Lohan’s comeback plan in “Liz and Dick” falls flat

Elizabeth Taylor was the queen of diamonds. She was exquisite, a silver screen legend, an icon, the queen of the Nile and, above all, very damaged. So of course, a damaged celebrity would be perfect to play her – and who is more damaged and more tabloid featured than Lindsay Lohan? She’d make the perfect Liz.

I like to imagine that is what went down in Lifetime’s casting session more than a year ago. That way, it makes sense. That way, Lohan’s performance is just way less offensive. The truth is, I have no idea why they really chose LiLo, but I will tell you one thing. It had nothing to do with the girl’s acting ability.

The thing that made Liz Taylor special was her ability to nail every take, every time. No one ever saw her sweat on screen. She embodied Cleopatra, though the movie was terrible. She held her own next to Paul Newman in “Cat on a Hot Tin Roof,” and showed her versatility as a raw angry woman in “Who’s Afraid of Virginia Woolf,” cementing her foothold in film culture.

And in an hour, Lohan managed to make me forget how much I loved Elizabeth Taylor. Honestly. That is how bad she was.

Well, maybe I’m being a bit overdramatic. But she certainly was the iceberg to the Titanic that was this made-for-TV Lifetime movie.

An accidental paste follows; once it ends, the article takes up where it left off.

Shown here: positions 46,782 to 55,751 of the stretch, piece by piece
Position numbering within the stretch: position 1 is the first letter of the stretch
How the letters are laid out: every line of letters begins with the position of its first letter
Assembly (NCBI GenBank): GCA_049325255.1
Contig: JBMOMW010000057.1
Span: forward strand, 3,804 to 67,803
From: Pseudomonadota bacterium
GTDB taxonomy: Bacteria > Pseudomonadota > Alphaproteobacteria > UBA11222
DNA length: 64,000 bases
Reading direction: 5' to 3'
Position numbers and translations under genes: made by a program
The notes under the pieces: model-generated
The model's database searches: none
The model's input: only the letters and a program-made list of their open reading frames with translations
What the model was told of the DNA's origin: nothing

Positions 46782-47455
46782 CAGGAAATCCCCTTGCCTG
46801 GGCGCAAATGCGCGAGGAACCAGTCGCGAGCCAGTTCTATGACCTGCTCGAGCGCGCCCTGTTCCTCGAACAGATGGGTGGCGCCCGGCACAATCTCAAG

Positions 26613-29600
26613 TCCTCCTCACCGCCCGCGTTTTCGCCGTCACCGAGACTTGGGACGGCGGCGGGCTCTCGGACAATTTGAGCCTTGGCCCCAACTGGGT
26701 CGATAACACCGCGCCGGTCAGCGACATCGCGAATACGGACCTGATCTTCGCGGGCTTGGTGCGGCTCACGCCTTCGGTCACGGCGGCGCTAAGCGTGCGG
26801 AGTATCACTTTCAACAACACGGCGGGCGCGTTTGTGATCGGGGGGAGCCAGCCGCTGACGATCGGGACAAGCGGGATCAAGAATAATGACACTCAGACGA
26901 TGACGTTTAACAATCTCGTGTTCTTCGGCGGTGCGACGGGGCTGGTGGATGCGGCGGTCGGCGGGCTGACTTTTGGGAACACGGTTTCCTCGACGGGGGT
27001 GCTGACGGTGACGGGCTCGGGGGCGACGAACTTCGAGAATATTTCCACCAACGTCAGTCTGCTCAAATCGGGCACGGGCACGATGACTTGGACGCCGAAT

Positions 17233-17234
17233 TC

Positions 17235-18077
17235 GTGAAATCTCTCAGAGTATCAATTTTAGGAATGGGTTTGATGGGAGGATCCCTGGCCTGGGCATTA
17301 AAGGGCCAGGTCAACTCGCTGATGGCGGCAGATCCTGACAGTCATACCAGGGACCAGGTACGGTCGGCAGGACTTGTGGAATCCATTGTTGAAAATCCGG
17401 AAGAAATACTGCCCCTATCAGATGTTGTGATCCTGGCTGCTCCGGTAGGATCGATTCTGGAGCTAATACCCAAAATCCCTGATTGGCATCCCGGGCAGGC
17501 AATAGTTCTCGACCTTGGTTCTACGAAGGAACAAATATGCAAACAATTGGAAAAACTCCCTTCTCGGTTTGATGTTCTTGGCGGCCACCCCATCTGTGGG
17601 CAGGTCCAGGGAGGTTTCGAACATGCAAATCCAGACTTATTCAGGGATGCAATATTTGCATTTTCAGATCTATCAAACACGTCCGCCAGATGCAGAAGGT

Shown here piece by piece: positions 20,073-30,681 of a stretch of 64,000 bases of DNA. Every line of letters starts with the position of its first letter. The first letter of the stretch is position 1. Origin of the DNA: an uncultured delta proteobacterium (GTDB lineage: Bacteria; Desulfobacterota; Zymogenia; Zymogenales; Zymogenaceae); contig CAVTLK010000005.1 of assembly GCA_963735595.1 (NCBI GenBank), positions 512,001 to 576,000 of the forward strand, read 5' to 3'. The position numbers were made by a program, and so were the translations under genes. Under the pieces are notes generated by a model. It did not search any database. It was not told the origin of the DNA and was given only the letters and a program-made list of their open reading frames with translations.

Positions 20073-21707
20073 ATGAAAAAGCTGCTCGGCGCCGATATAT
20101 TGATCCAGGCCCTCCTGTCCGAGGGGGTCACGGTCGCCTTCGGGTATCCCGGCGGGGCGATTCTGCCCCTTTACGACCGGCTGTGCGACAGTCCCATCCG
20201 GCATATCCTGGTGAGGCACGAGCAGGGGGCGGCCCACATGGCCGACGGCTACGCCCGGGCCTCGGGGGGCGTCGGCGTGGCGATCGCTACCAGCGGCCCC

Lohan’s performance was laughable. She had zero charisma on screen. She switched back and forth from delivering lines like a bored pre-teen to an overdramatic amateur with a fake accent. Her best lines in the film involved nothing but a heavy sigh, and her most natural scenes were the times she lit a cigarette. If the end result was this poorly acted, I shiver to think what the cutting room floor looked like.

I have to be fair to good old LiLo, I owe her that for giving life to “Mean Girls” and “The Parent Trap.” This movie was a train wreck from the start. It was terribly written. Poor Grant Bowler, who played Richard Burton, had no chance with the sappy cliché script. The production was laughably bad, and the green screen should have received a shout-out in the credits for a main part. The film’s story did nothing to tell the story of Taylor and Burton. It failed to reveal anything about Taylor’s life or even her personality.

The eeriest part of this is, Elizabeth Taylor herself predicted the failure of this film before she died last year, and on Twitter no less. As she so eloquently put it, “No one is going to play Elizabeth Taylor but Elizabeth Taylor.” So far, so right.